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Nat Commun. 2019 Nov 7;10(1):5063. doi: 10.1038/s41467-019-13102-8.

Hydrothermal alteration of andesitic lava domes can lead to explosive volcanic behaviour.

Author information

1
Institut de Physique de Globe de Strasbourg (UMR 7516 CNRS, Université de Strasbourg/EOST), 5 rue René Descartes, 67084, Strasbourg, cedex, France. heap@unistra.fr.
2
Department of Earth Sciences, Section for Mineralogy, Petrology and Tectonics (MPT), Uppsala University, Uppsala, Sweden.
3
Faculty of Geological Engineering, Universitas Padjajaran (UNPAD), Bandung, Indonesia.
4
Institut de Physique de Globe de Strasbourg (UMR 7516 CNRS, Université de Strasbourg/EOST), 5 rue René Descartes, 67084, Strasbourg, cedex, France.
5
Chair of Engineering Geology, Technical University of Munich, 80333, Munich, Germany.
6
School of Earth & Environment, The University of Leeds, Leeds, United Kingdom.
7
GFZ German Research Center for Geosciences, Telegrafenberg, 14473, Potsdam, Germany.
8
Laboratory of Geophysics, Universitas Gadjah Mada, Yogyakarta, Indonesia.

Abstract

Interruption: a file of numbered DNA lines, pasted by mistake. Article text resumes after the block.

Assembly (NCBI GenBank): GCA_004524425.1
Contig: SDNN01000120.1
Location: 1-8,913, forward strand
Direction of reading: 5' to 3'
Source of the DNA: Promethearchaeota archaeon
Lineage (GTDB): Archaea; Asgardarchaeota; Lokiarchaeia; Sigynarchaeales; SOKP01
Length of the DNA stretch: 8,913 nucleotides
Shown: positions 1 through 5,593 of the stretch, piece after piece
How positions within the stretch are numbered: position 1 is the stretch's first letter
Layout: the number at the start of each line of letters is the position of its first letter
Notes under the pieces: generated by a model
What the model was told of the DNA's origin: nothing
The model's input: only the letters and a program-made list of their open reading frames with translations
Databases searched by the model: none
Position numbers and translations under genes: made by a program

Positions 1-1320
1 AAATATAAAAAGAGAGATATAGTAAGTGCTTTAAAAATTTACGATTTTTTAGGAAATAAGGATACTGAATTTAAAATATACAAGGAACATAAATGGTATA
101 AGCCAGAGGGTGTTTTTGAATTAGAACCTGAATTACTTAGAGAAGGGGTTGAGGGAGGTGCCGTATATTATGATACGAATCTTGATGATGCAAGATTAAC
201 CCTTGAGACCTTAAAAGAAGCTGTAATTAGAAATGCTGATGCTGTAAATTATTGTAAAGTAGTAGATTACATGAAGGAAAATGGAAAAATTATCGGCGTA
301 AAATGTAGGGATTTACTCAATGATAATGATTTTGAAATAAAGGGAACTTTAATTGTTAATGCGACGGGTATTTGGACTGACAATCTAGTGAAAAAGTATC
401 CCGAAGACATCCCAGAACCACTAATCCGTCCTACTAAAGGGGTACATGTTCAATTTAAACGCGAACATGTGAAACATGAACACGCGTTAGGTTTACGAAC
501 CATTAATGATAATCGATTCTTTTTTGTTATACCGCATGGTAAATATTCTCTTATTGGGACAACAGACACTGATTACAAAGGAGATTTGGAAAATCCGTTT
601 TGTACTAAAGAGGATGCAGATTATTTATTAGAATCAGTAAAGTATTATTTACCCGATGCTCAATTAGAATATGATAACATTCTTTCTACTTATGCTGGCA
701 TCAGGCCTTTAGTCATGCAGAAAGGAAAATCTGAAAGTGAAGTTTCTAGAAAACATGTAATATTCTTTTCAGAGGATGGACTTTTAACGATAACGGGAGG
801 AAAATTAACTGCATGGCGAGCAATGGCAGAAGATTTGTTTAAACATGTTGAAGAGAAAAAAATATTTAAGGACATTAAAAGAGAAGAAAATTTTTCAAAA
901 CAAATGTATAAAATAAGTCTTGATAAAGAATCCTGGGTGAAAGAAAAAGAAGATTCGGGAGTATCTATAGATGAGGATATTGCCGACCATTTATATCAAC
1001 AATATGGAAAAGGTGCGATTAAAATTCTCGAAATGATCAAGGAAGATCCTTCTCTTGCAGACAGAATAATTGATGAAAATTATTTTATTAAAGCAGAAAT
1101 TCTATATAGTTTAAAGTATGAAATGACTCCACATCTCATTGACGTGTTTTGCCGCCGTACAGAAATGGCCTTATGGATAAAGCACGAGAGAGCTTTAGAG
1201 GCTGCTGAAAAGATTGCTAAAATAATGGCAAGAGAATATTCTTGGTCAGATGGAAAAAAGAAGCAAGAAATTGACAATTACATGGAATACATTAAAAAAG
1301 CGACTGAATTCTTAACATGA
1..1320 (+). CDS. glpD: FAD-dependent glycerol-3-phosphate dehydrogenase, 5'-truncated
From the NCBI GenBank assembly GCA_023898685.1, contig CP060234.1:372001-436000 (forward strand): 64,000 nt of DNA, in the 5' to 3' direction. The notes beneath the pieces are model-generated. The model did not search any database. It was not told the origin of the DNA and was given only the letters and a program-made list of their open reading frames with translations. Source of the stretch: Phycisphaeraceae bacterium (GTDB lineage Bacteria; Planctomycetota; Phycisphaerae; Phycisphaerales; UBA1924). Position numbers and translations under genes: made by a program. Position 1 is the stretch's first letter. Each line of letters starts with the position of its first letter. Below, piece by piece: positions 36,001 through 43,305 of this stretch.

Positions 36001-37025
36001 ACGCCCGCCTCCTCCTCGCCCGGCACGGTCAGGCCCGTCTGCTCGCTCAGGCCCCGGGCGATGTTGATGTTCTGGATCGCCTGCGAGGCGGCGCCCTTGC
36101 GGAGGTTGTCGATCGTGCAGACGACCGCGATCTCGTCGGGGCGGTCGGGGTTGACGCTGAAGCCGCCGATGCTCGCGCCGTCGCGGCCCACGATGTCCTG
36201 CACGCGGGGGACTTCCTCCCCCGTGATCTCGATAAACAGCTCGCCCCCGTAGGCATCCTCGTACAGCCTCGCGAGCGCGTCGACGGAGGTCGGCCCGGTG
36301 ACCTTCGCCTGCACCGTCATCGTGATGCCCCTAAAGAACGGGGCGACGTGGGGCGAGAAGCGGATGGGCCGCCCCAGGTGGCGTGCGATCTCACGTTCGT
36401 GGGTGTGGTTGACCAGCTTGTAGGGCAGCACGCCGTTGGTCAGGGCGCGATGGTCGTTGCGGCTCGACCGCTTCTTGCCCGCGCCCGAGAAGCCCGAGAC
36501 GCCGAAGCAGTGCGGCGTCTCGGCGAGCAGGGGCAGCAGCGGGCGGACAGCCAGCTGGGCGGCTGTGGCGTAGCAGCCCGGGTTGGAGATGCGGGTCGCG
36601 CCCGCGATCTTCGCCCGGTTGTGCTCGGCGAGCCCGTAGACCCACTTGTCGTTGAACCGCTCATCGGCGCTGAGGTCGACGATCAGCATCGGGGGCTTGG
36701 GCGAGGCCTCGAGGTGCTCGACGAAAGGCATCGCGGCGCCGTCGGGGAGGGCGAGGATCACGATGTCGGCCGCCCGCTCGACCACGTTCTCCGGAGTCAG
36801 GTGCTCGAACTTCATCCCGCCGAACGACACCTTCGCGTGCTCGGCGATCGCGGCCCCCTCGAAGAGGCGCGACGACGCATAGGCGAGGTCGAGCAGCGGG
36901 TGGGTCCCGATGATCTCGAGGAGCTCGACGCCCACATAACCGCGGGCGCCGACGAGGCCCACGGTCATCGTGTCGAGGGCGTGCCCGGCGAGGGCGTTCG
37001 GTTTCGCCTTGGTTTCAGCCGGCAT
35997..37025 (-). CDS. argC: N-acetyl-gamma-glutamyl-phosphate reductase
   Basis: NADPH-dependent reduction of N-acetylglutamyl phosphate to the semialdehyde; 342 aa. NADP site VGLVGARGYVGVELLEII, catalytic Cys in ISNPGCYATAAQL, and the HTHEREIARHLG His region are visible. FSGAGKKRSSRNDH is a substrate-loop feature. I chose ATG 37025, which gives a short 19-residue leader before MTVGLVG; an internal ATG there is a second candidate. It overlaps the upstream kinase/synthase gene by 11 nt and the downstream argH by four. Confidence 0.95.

Dome-forming volcanoes are among the most hazardous volcanoes on Earth. Magmatic outgassing can be hindered if the permeability of a lava dome is reduced, promoting pore pressure augmentation and explosive behaviour. Laboratory data show that acid-sulphate alteration, common to volcanoes worldwide, can reduce the permeability on the sample lengthscale by up to four orders of magnitude and is the result of pore- and microfracture-filling mineral precipitation. Calculations using these data demonstrate that intense alteration can reduce the equivalent permeability of a dome by two orders of magnitude, which we show using numerical modelling to be sufficient to increase pore pressure. The fragmentation criterion shows that the predicted pore pressure increase is capable of fragmenting the majority of dome-forming materials, thus promoting explosive volcanism. It is crucial that hydrothermal alteration, which develops over months to years, is monitored at dome-forming volcanoes and is incorporated into real-time hazard assessments.

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